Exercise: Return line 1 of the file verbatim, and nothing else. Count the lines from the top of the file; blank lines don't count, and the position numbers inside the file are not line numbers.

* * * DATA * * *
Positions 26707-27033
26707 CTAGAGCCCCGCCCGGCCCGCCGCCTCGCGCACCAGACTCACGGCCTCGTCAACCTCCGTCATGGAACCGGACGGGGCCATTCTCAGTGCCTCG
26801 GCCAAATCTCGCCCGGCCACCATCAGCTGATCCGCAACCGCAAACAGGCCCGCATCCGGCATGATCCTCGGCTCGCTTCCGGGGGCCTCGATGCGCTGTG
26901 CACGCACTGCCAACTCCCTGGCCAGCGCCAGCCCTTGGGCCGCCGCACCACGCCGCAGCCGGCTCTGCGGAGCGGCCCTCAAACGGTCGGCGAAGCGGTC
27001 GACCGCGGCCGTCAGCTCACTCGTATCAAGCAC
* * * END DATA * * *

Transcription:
Positions 26707-27033